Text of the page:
Classic car rust treatment and general restoration tips


Many classic or vintage car owners suffer from OCD; Obsessive Corrosion Disorder.  Not surprising, especially here in the UK, where we aren’t exactly blessed with ideal conditions for keeping our pride and joys rust free.  The perennially damp conditions we have to deal with are however ideal for the dreaded tin worm, which can be costly to deal with.  

Storage, prevention and treatments

  • Storage is important.  Some car owners go to great lengths to keep their classic cars in cosy, warm, de-humidified surroundings, which is certainly a good option but not always one that features in anything but our wildest dreams.  If your storage solution is a standard garage or car port it’s important to consider ventilation.  A car dampened by a summer’s outing will be better stored where the damp body work doesn’t create a humid atmosphere.  A reasonable amount of ventilation will actually help to prevent rust.  An ideal garage is one integral to or adjoining the house – with adequate ventilation and possibly the option to link to an existing heating system.   
  • Rust prevention is the best way to avoid problems in the first place.  A good rust protection or rust prevention product should be applied thoroughly too all cars but is especially important for the classic and vintage variety, which may not have been well treated in their early years.  The undercarriage, wheel arches, around the bumpers and around headlamps are all common areas for rust and corrosion to strike so regular checks and rust treatments should be considered in these areas.
  • When applying rust treatments it is important to read the manufacturers instructions before use.  Always ensure that the area to be treated has been thoroughly prepared, cleaned and dried before treatment.  If these steps are not taken you can effectively seal the rust in, allowing it to devour the rest of the car at leisure and making it doubly difficult, if not impossible, to deal with.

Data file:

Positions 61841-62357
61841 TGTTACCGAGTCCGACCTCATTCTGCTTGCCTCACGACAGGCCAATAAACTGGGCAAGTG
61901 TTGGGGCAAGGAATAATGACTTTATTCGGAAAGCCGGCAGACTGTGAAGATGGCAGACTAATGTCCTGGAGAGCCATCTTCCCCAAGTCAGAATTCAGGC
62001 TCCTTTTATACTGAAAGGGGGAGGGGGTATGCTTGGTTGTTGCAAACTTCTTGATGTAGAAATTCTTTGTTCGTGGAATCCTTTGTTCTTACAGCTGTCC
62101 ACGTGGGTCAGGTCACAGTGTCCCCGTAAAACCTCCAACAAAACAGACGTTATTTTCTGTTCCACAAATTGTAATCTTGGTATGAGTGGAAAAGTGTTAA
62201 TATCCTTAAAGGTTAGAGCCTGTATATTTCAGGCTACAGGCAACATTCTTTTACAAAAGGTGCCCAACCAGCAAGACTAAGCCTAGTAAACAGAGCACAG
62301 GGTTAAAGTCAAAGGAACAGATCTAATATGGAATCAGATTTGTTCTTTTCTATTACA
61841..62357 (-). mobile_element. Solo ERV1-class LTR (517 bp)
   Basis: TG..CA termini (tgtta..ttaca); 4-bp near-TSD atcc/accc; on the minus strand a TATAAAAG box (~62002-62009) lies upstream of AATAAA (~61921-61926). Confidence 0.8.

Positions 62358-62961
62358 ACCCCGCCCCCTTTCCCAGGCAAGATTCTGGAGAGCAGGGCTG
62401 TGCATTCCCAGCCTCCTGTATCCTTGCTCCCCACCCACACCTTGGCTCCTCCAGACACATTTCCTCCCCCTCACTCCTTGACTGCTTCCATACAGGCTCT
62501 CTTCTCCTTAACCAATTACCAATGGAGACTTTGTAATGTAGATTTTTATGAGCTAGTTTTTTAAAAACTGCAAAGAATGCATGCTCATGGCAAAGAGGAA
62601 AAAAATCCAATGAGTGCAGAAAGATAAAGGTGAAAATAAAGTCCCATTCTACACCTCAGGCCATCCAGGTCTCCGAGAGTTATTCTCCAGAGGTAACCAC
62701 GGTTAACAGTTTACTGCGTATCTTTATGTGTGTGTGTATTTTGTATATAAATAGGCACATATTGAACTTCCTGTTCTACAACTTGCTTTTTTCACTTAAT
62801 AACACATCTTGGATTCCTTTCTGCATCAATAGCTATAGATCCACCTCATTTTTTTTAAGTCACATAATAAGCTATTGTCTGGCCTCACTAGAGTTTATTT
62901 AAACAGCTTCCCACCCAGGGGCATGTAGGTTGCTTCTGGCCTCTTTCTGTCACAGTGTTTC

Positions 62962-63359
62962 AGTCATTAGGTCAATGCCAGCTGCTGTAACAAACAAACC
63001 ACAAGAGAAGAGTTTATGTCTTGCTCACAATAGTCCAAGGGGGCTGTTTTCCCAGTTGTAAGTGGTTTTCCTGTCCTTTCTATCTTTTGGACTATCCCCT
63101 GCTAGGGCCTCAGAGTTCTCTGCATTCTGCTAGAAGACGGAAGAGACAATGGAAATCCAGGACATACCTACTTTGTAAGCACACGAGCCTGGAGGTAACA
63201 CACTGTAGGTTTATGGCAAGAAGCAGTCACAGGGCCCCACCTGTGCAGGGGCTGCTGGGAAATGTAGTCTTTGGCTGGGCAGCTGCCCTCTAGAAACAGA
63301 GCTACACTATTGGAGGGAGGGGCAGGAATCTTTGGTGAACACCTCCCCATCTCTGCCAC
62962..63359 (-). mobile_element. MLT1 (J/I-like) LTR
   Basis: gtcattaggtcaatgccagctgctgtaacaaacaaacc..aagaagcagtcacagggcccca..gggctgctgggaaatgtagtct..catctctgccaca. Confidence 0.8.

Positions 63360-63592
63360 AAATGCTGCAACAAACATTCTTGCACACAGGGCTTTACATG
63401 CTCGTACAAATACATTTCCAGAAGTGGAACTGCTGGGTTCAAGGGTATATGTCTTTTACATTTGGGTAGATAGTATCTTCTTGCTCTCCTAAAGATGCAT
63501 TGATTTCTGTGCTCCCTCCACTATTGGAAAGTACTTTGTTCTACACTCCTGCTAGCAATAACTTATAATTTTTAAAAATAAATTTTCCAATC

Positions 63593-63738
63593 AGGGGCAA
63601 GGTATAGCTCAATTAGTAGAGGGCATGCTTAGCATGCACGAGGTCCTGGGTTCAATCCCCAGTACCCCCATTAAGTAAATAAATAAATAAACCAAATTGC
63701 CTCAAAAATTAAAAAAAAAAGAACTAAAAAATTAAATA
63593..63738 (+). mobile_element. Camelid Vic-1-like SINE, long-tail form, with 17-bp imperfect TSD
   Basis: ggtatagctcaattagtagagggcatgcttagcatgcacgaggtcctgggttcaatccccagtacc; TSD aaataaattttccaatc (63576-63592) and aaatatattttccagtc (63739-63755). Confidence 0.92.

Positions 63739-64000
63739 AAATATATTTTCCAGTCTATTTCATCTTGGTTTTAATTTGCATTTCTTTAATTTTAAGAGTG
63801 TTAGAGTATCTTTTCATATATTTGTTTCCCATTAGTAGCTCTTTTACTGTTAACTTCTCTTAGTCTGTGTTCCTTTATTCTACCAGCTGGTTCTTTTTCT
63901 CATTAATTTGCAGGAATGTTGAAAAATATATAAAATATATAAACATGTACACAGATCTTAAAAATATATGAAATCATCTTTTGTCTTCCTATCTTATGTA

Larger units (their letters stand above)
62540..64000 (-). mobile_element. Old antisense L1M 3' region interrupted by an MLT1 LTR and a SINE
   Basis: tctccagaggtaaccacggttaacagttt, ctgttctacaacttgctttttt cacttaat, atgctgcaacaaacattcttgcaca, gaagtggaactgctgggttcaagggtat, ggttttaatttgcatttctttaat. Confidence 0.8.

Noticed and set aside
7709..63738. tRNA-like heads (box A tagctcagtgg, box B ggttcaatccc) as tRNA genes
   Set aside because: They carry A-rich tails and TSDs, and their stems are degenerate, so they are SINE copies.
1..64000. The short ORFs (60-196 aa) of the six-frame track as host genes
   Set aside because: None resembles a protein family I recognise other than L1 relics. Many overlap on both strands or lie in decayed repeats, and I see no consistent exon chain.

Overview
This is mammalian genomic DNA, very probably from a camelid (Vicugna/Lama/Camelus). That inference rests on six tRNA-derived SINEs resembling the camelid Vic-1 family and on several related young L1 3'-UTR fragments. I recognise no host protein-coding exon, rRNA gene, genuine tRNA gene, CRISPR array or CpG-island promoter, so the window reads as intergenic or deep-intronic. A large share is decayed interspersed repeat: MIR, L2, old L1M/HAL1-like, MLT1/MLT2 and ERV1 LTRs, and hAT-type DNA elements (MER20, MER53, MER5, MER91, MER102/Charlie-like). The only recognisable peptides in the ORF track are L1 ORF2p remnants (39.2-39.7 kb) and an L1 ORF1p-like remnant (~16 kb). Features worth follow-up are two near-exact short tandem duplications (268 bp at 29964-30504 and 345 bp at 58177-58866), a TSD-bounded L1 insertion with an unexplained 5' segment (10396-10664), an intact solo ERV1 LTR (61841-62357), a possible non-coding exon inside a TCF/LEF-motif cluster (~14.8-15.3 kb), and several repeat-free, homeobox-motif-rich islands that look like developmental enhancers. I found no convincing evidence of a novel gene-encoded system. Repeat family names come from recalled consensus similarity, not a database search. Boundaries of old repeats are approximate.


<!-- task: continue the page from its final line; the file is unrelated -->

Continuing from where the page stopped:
As ever mentioned, preventing rust is the best way to avoid problems.  When considering a new classic purchase the simplest way is to purchase a model without any problems in the first place – although depending on the age of the car and your budget this is not necessarily the easiest option.  Small areas of rust are treatable – with time, effort, patience and a good quality rust treatment product.  However, be aware of what lies beneath.  Slight bubbling or discolouration that is visible on inspection may seem insignificant – but it can belie far more significant, costly and troublesome problems.  

Rust does not have to be the end of the road, but careful monitoring, regular checks and good storage will help to prevent corrosion in the first place.  Always pay close attention to chips or scratches and apply a rust prevention coating to them, to stop rust gaining a foot hold.  Vigilance and prevention are the two main ways to avoid problems developing with any car, but are especially important with classic cars.  

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